Environment groups believe there is no need to move the UGB and enough land exists within the existing zones to cater for the growth.

Green Wedge Coalition spokeswoman Arnie Azaris wrote in her submission to the review: “The Calder Highway to Sunbury was not supposed to be a growth corridor and we had guarantees from ministers Delahunty, Hulls and Madden that this would not happen.”

The coalition also argues the land release will put more homes in fire-prone pastures and woodlands.

Coalition member Jenni Bundy, who died in the Black Saturday fires, had analysed Department of Planning and Community Development figures for Urban & Regional Development and had said the projections fell well short of the promised 15 lots per hectare development rates.

“For example, Hume Council shows a yield estimate of only 9.6 lots per hectare in the 6-10 year timeframe and reduces further to 8.07 lots per hectare for land in the 11 year-plus, 2019-plus timeframe,” she wrote.

Course offers help for anger

BY JANE CANAWAY
12 May, 2009 08:31 AM
YOU don’t have to hit someone to be violent – that’s one of the first lessons to be learned in the Men’s Business program at Sunbury Community Health Centre.
The program is offered to men “ready to change their violent, abusive or angry behaviours”.

In 2007-08, 213 men visited the centre, with 46 taking part in anger-management groups.

The nearest alternative centres are in Melton and Preston. The men come from as far away as Seymour, Diggers Rest, Craigieburn, Caroline Springs and Gisborne.

Some are referred to the program after a violent incident at home; others sign up voluntarily. All share the need to learn more about the way they react to stress.

“What we work on is ‘how do they change’,” counsellor Joy Fawcus says. “That includes learning that violence can be verbal, emotional, social and financial, too.”

The men’s families know all too well how a raised voice or punched wall can instill fear.

It is not unusual for Ms Fawcus to find four incidents referred to her by police on a Monday morning.

Others are referred by local doctors’ surgeries or partners. And, yes, woman make up 98per cent of all victims.

Awareness campaigns will always bring a torrent of reports, and Christmas and Easter are busy.

“All the holidays are big – people spending more time together, and often alcohol is a factor,” Ms Fawcus says.

Each report means a phone call to both the victim and perpetrator, offering counselling.

In Sunbury, there’s only one service so, until a year ago, Ms Fawcus would be dealing with both parties.

“Now I’ve got Craig [Caple] here, too – it’s better for me and good for men to know that he’s here.”

With women meeting during the day, and sometimes off site, and men at night, she has had warring parties come face to face at the centre only twice in 20 years.

As well as working out what triggers anger, the sessions also work through the cycles of violence in a relationship.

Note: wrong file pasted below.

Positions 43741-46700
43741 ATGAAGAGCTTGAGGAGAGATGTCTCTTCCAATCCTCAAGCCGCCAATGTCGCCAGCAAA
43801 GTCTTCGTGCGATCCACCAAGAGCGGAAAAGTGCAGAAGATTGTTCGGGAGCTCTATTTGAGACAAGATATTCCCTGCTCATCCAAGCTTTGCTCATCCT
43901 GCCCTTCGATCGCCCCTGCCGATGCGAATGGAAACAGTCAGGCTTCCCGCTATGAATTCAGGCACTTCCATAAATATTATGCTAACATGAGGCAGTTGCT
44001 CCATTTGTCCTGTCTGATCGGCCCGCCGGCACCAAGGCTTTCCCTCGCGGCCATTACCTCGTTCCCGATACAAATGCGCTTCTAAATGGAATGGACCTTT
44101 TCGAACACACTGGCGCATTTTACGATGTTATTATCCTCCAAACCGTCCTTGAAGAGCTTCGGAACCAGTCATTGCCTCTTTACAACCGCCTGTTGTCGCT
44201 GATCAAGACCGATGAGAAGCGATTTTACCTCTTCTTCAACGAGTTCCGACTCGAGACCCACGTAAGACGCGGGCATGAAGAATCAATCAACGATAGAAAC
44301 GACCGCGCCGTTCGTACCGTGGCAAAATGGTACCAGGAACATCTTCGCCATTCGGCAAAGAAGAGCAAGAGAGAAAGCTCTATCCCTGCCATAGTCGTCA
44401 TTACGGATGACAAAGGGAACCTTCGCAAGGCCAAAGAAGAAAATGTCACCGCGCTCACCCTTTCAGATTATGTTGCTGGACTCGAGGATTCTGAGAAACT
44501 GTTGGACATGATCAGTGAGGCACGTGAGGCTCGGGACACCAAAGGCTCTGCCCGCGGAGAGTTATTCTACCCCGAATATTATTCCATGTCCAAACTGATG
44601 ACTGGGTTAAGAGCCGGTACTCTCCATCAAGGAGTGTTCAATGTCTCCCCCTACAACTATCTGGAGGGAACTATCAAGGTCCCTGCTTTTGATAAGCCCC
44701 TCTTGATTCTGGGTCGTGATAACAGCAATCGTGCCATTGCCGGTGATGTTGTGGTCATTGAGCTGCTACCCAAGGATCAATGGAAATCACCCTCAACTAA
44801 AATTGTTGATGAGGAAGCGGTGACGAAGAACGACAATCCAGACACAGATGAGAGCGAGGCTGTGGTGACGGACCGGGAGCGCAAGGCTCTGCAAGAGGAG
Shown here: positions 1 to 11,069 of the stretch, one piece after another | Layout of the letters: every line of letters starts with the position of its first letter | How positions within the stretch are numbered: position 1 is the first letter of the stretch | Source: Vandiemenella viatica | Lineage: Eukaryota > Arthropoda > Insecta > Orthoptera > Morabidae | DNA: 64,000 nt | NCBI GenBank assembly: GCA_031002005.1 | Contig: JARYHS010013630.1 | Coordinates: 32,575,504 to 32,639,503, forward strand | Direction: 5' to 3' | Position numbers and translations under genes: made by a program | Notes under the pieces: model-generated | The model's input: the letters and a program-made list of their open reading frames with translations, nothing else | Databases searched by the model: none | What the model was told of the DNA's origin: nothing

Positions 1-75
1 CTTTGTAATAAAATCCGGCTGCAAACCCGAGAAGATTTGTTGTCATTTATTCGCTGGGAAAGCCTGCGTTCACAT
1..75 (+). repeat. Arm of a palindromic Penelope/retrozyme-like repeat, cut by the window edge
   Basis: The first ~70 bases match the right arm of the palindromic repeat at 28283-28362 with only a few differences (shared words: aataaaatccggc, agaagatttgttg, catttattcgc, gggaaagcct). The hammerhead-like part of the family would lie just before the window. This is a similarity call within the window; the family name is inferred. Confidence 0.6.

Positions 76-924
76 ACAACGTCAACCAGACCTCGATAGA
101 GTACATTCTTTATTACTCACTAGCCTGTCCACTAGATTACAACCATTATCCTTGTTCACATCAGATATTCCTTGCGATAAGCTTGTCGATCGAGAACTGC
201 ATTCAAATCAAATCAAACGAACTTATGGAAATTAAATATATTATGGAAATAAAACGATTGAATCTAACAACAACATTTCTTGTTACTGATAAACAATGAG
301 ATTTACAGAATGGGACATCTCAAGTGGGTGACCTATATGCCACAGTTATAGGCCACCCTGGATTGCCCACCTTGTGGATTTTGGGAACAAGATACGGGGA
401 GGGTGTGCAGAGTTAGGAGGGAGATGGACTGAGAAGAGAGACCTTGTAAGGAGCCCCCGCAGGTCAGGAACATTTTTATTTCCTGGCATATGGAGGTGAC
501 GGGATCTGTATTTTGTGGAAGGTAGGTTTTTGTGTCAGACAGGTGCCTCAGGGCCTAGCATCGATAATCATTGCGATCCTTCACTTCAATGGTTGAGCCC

“First there’s the explosion, then remorse, then the honeymoon period, then it builds up to an explosion again,” Ms Fawcus said.

Even after 25 years, she is amazed at how many men come from split homes where violence was an issue.

“It’s about 80per cent,” she says. “It’s just part of their lives.”

A men’s support group fills the needs of “graduates” from the 14-week course who miss the contact and feedback.

Fathers are also encouraged to spend time with their children to understand the effects their violence has on them. A major annual event is the family camp, which last year gave 65 parents and children a chance to play, enjoy time together and not worry about cooking meals, getting to work or school, or other daily stress.

Sunbury Community Health Centre is at 12-28 Macedon Street, Sunbury. Phone 9744 4455.

New high for entrepreneur

BY JANE CANAWAY
11 Aug, 2009 09:31 AM

AFTER months of hard work, Essendon Grammar graduate Aaron Hornlimann hit the headlines last week when Jetstar announced it would use his ground-breaking technology to send boarding passes via mobile phones.

Mr Hornlimann, 22, who started IT company Sissit Group, was asked by Jetstar to investigate the technology about five months ago. Last week the national carrier announced it would be trialling the high-tech SMS boarding system at Avalon Airport and hoped to roll it out across its domestic network by the end of the year.

“Retrieving a boarding pass for a domestic flight will now be as simple as receiving a standard text message 24 hours prior to travel and having that SMS message electronically scanned at the gate to produce a boarding pass if you do not have bags to check-in,” Jetstar chief executive officer Bruce Buchanan said.

The former Avondale Heights resident, who now lives in Melbourne, said that while Singapore Airlines had a system allowing passengers to check in from mobile phone-based internet, his system could be used by even the most basic mobile.

“When you put your phone to the scanner, it takes a picture of the screen when the SMS is open and it will determine the characters and transfer that information to the boarding card, as well as validating who you are and so on. You can also use it to scan in a paper printout.”